I was thinking about this Coleridge quote the other day, after my friend Tod Schimelpfenig from NOLS let me know about a recent “near miss” involving a solo hiker in New Mexico. The whole story is reported in an article in the Silver City Sun News (http://www.scsun-news.com/ci_13848541).
Basically, this is the tale of a chap who nearly lost his life because of bad information from the outdoor education industry. He became lost, and subsequently seriously dehydrated, ultimately requiring a search and rescue operation. The irony of the story is that he was lost while hiking around a river. How, you may ask, can one become “dehydrated” near a river? His trusty water filter wasn’t working properly, and he was unable to boil sufficient water to obtain enough to drink. Of course, he could have just stuck his face in the river and gulped down several mouths-full, but apparently he was afraid of contracting some horrible disease by doing so! This poor guy had been so indoctrinated by the spurious teachings regarding wilderness water safety that he allowed himself to become dehydrated while surrounded by fresh water!
Anyone who has followed my writings on this subject should know my take on the “contaminated water” nonsense. There has never been one iota of real data suggesting that North American wilderness waters are unsafe for consumption. Most of this hysteria has come from a mid-seventies incident in Utah, which modern information suggests was most likely an illness within a camping group spread by poor personal hygiene. Well-documented reports of individual hikers contracting illness by consuming backcountry water are nonexistent, and most experts today are recognizing the vastly more important role of group hygiene in preventing intestinal illness. The “publications” link on my website will take you both to some technical and some lay articles discussing this in more detail.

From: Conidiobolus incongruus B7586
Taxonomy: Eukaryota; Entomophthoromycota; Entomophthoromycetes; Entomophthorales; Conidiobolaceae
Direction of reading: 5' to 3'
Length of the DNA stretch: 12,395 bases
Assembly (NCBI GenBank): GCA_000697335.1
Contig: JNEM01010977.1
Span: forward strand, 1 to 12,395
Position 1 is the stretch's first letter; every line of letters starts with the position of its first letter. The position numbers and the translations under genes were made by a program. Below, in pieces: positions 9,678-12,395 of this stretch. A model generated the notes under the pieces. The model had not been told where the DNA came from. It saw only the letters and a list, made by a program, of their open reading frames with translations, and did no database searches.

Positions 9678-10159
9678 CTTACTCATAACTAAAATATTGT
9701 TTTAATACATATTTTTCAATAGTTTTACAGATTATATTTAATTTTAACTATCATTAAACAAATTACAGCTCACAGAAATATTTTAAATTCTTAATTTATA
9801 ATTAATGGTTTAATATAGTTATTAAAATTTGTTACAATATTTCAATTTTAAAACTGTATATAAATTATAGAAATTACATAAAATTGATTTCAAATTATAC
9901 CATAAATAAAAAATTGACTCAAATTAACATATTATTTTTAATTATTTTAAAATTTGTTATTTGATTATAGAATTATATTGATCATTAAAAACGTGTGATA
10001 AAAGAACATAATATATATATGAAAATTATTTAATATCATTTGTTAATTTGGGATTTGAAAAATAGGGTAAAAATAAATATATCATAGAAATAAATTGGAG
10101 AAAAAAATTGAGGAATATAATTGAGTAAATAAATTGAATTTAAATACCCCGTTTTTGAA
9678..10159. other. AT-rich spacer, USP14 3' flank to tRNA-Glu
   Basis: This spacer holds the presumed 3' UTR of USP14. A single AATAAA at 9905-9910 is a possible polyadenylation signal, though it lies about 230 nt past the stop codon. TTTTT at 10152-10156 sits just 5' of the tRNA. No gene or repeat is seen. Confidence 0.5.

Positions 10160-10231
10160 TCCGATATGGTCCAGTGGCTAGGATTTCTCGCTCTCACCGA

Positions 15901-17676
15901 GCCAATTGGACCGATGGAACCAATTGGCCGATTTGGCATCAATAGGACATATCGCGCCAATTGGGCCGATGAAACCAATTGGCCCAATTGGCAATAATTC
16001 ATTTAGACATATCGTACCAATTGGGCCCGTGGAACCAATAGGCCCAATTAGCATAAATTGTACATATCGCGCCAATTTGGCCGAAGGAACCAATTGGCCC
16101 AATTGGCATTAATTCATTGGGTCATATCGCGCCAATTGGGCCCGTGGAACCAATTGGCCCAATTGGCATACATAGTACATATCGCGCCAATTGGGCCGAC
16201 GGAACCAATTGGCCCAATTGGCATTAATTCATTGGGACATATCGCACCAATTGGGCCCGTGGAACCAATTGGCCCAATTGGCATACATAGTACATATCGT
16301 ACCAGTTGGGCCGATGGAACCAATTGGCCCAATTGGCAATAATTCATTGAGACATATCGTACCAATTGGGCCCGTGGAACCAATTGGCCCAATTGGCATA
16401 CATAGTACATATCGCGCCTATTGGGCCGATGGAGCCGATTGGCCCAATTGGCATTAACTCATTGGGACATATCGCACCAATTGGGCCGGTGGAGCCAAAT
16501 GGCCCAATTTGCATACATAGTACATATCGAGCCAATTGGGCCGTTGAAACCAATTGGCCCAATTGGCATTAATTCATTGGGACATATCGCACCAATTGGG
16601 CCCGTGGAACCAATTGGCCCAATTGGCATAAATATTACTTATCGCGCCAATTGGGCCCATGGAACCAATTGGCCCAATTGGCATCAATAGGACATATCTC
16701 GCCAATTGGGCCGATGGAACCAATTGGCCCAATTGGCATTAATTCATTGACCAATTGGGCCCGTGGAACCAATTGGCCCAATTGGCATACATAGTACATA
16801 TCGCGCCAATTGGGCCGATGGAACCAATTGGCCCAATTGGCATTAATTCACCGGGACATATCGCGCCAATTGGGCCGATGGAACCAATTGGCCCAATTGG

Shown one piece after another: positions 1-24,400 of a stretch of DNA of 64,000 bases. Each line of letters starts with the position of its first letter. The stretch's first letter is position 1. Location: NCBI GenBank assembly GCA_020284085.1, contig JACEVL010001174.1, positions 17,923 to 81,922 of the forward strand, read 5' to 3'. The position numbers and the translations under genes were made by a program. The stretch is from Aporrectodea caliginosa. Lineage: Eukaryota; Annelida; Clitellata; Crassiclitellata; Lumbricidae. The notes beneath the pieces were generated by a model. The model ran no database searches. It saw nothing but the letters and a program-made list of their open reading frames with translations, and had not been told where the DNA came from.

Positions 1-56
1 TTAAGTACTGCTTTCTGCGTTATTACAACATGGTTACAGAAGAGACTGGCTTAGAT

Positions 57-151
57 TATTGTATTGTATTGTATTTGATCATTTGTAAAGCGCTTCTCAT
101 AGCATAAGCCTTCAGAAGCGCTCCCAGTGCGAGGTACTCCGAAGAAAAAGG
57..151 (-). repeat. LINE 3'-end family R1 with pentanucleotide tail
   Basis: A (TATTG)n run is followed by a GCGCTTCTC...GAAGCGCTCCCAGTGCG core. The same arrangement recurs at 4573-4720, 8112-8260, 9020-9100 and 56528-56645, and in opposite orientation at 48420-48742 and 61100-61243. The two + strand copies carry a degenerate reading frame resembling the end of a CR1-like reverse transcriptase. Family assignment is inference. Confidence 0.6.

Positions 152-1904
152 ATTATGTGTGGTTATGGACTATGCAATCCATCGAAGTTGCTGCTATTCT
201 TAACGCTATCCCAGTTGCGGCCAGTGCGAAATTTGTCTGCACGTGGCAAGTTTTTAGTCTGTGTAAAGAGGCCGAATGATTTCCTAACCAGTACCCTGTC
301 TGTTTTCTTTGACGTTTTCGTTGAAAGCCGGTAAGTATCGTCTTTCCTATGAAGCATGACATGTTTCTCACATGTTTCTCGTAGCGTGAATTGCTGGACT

Why is the tale of Mr. Mason’s near-fatal hike important? It provides an answer to the occasional wilderness educator who agrees that the risk of drinking untreated water is trivial, but still opines that advocating universal treatment “can’t hurt”. Well, it sure can if the message taken home by folks like Mr. Mason is that there is still a chance of danger!
Finally, there is another curious item in the article describing this incident. Apparently, some undoubtedly well-meaning rescuers provided Mr. Mason with some intravenous fluid for his dehydration. This, no doubt, will bring a smile to the faces of the “wilderness first responder” education industry. Indeed–this poor guy would have perished without the advanced medical know-how with which he was provided at the scene! Hold your applause. Short of unconsciousness or severe vomiting, dehydration can be treated quite adequately (perhaps even more safely) with oral fluids. The World Health Organization has shown dramatically that oral salt and water can revive near-moribund victims of dehydration. The treatment Mr. Mason needed was nothing more complicated than good, clear river water, supplemented by some salty snacks! The outdoor education/wilderness medicine industry may have gotten this poor guy into this mess, and could have complicated getting him out.